Just as life and times change every moment, the needs and requirements of day to day living change too. Safety and security is a fundamental right. The right to life and by extension, the right to limb must be the dearest thing to each one of us. We need to take many steps to protect ourselves from dangers. Wearing helmets, obeying street signs, wearing PPF in place of work, burglar alarms, fire alarms, emergency lights, photoluminescent signs or even a simple act of turning the gas cylinder off when we sleep at night or go out are examples of safety measures we are used to. But what if the nature of dangers themselves change?

We know that every enclosed space necessarily needs to be secured with tools and in-place escape mechanisms as per laws of any land globally. In India, the NBC is clear that no builder, developer or architect can complete any project unless all these are in place FIRST. However, the alarming fact is that even now, most old and new constructions don’t measure up and there have been many cases of fire or similar mishaps where people have died because the original creators cut corners, but that is an argument for another day. The topic today is that even if all that was in place till yesterday, today, the nature of the beast has changed. And the primary reason for that is environmental decline due to climate change.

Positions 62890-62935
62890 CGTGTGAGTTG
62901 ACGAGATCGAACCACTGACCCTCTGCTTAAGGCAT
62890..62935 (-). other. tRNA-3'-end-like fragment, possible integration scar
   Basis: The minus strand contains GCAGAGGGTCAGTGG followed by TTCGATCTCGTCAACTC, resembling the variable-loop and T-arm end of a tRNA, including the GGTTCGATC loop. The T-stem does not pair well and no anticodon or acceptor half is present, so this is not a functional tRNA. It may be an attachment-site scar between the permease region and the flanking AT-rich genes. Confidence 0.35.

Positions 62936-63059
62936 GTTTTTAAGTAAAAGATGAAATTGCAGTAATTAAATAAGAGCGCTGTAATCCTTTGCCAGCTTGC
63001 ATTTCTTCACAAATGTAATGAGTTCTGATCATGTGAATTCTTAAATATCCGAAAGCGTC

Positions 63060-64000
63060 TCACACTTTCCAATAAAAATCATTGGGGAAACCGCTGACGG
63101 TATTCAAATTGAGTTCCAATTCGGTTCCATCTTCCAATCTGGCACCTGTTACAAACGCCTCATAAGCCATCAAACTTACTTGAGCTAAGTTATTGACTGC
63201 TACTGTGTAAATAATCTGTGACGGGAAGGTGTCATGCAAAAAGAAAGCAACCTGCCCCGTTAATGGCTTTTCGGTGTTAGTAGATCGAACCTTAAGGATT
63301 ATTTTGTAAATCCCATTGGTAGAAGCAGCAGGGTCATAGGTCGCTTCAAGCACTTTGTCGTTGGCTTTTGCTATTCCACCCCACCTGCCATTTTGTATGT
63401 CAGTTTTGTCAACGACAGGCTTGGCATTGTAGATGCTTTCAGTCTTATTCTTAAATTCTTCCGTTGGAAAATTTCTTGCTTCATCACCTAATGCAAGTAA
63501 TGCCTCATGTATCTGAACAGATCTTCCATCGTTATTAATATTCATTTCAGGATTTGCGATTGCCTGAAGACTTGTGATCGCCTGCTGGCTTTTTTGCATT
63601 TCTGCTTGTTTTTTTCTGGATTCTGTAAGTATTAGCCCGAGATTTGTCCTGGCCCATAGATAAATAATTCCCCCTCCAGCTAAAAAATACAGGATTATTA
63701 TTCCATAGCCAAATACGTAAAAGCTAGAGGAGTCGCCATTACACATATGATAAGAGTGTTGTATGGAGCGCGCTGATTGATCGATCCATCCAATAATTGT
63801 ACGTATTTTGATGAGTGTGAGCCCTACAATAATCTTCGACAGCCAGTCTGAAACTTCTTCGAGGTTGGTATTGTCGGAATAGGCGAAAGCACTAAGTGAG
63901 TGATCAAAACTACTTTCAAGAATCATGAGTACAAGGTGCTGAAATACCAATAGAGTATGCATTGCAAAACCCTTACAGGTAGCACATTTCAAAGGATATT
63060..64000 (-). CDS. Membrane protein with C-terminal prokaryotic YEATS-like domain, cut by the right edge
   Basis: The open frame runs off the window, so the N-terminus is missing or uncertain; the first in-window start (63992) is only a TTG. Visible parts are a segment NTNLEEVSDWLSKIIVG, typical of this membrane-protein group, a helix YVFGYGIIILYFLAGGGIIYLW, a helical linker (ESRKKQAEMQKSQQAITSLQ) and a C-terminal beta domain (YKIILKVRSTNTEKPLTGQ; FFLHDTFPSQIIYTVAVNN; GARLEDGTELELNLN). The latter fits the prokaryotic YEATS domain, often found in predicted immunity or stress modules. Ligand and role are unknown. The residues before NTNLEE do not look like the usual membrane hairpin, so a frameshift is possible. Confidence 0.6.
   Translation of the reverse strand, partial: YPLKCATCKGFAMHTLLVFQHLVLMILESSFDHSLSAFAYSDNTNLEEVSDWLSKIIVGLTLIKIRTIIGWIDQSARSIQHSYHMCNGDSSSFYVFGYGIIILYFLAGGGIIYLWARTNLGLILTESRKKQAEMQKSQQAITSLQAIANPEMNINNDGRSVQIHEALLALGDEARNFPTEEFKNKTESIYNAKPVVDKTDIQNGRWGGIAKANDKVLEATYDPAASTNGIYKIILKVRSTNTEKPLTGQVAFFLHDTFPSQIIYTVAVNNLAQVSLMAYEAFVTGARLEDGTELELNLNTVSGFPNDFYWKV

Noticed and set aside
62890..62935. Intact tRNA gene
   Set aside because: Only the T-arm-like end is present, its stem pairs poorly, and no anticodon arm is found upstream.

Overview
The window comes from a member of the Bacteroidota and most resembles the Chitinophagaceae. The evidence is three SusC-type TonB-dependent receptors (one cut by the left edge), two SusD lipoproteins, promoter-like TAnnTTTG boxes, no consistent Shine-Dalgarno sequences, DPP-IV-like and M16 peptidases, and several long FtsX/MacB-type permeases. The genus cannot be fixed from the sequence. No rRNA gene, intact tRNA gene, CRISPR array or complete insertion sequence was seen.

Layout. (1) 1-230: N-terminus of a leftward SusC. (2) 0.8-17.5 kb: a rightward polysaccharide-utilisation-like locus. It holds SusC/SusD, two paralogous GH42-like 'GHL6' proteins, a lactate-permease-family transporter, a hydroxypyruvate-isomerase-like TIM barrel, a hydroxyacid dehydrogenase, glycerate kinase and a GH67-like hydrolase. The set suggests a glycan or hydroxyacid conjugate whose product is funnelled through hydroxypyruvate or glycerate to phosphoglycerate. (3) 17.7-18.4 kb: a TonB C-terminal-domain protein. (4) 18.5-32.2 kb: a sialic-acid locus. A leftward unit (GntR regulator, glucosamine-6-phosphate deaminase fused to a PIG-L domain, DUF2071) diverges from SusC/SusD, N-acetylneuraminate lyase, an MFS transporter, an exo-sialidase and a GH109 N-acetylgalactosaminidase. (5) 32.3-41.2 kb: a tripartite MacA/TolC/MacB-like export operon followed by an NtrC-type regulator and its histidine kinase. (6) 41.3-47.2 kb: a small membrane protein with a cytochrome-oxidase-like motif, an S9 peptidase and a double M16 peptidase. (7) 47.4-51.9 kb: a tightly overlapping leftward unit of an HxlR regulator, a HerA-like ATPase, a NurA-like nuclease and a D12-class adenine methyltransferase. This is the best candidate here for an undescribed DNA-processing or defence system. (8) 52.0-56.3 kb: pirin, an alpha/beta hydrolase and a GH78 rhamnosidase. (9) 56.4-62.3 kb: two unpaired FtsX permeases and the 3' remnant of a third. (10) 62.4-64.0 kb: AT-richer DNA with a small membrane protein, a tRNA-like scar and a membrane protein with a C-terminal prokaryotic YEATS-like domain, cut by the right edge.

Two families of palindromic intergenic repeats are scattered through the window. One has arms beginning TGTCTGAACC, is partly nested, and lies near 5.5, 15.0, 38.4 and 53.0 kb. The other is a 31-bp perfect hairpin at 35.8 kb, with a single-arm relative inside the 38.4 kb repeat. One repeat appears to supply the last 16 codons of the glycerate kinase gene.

Alaskan glaciers, some the size of continents, are breaking away due to global warming. Polluted seas and rivers due to indestructible human waste like plastic or polythene and oil spillages have destroyed flora and fauna in gigantic volumes and produced massive ecological imbalance that threatens the very existence of human life on the planet. A simple google search on any topic related to climate change will produce results that could really scare anyone and force him or her to relook priorities and change safety and security protocols at their personal levels immediately.

We recently saw what happened at Joshimath and if you look around, unseasonal rains spoiling crops, unexpected earthquakes and weird quirks in weather patterns causing death and destruction is a global phenomenon we see occurring every day. No doubt the disaster management teams are doing great work and we need to thank them for their commitment and hard work, but unfortunately, we alone need to work at the micro level to add-on to their achievements to actually change the pattern, a little at least. The flawed belief that my contribution does not count as it is too small, is a huge, huge mistake. Just as each one of us thinking like that is adding to the global misery, the exact opposite will work wonders. Try it and be sure that unseen acts of small good can lead to hugely visible volumes of greater good. If a spark can start off a forest fire, a drop of water can put out the spark and prevent it.


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